Just keep practicing and before long, manipulating fonts with HTML will become second nature!

Common Mistakes When Changing Fonts in HTML

I’ve seen it all too often. Aspiring web developers and seasoned pros alike, tripping up on the same common mistakes when trying to change fonts in HTML. Let’s dive into a few of these pitfalls, so you can sidestep them on your path to creating stunning websites.

First off, one common error is forgetting to specify fallback fonts. Here’s an example:

<p style="font-family: 'My Custom Font';">This is a test paragraph.</p>

In this case, if ‘My Custom Font’ isn’t available for any reason, the browser won’t know what other font to display and will default back to its standard font. It would be better to include a list of backup generic families like this:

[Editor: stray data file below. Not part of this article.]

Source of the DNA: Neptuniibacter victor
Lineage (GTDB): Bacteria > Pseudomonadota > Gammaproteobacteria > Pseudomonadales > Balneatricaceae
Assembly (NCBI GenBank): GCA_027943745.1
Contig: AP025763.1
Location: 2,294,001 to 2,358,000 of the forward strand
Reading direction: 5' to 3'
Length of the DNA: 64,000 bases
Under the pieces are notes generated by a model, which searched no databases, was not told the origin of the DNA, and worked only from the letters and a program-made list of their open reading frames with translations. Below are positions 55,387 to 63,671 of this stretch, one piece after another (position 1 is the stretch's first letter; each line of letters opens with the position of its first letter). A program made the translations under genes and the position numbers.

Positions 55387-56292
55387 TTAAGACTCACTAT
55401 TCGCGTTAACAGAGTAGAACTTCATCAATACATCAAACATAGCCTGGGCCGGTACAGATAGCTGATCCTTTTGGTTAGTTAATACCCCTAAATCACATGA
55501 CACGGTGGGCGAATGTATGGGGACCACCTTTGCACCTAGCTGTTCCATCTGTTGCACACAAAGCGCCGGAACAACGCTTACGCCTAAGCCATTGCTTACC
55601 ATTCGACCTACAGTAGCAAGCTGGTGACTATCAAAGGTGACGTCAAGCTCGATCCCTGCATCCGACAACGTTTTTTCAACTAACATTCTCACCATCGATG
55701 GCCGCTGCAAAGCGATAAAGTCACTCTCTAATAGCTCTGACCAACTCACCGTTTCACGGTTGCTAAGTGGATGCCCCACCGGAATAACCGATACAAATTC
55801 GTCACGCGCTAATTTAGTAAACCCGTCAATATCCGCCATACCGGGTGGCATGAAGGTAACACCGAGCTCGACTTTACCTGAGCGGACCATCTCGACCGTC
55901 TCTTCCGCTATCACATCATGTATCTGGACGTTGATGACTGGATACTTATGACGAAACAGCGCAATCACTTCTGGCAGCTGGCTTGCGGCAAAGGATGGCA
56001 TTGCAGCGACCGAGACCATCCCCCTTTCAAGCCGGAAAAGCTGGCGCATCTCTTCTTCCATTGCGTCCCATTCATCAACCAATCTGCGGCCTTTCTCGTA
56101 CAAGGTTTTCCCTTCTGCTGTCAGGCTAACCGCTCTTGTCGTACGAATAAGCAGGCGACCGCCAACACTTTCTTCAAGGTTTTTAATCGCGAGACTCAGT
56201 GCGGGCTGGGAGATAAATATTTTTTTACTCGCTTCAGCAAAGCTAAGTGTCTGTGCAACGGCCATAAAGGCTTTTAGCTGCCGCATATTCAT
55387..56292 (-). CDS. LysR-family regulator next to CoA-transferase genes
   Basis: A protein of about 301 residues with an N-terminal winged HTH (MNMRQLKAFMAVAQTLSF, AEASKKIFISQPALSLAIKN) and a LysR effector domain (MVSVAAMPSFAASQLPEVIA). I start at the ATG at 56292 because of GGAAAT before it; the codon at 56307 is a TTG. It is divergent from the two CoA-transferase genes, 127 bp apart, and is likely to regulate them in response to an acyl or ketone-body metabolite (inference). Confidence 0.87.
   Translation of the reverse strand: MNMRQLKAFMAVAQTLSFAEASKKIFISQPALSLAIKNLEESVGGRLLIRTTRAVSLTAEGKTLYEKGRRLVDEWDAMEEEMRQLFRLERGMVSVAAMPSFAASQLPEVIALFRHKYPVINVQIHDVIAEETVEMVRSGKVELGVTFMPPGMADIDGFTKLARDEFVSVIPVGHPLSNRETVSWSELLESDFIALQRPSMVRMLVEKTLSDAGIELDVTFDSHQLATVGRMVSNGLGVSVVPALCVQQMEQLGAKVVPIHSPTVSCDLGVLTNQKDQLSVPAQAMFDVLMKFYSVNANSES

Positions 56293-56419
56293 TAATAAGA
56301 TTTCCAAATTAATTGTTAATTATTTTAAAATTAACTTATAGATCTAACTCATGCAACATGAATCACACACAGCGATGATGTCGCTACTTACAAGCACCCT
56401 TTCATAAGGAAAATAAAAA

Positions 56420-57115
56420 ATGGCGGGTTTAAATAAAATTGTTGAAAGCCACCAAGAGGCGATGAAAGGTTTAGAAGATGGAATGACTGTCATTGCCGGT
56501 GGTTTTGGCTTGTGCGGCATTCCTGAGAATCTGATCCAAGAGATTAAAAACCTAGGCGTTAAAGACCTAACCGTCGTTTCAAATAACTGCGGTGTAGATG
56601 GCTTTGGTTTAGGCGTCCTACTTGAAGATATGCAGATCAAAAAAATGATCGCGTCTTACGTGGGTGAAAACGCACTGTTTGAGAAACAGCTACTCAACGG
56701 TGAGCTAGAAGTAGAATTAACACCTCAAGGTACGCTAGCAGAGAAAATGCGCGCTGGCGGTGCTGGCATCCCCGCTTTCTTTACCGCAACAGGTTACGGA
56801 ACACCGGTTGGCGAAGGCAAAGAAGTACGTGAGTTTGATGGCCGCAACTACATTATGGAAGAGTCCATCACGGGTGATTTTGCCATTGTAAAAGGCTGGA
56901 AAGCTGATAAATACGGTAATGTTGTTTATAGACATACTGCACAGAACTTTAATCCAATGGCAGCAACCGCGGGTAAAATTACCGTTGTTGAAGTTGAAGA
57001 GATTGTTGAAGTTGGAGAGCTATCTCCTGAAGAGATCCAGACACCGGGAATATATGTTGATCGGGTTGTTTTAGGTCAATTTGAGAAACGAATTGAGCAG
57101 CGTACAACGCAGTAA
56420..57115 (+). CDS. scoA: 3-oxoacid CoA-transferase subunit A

<p style="font-family: 'My Custom Font', serif;">This is a test paragraph.</p>

Secondly, not properly linking external fonts can leave you scratching your head as well. Let’s say you’re using Google Fonts for your website and you forget or incorrectly link the CSS file provided by Google. Your custom font simply won’t appear! So always double-check that your URLs are correct and that they are placed within the <head> section of your HTML document.

Next up is misuse of units while defining font sizes. For instance,

<h1 style="font-size: 24;">Welcome!</h1>

Here, I’ve forgot to mention whether those “24” are pixels (px), points (pt), or ems (em). The correct version should look like:

<h1 style="font-size: 24px;">Welcome!</h1>

Lastly but certainly not least important – ignoring compatibility issues with older browsers can lead to major headaches down the road. Make sure you’re testing across multiple platforms and browsers before finalizing your design.

Remember, mistakes are stepping stones to learning. But with these pointers in mind, you’re well on your way to smoother sailing when changing fonts in HTML.

Tips for Choosing the Right Font for Your Website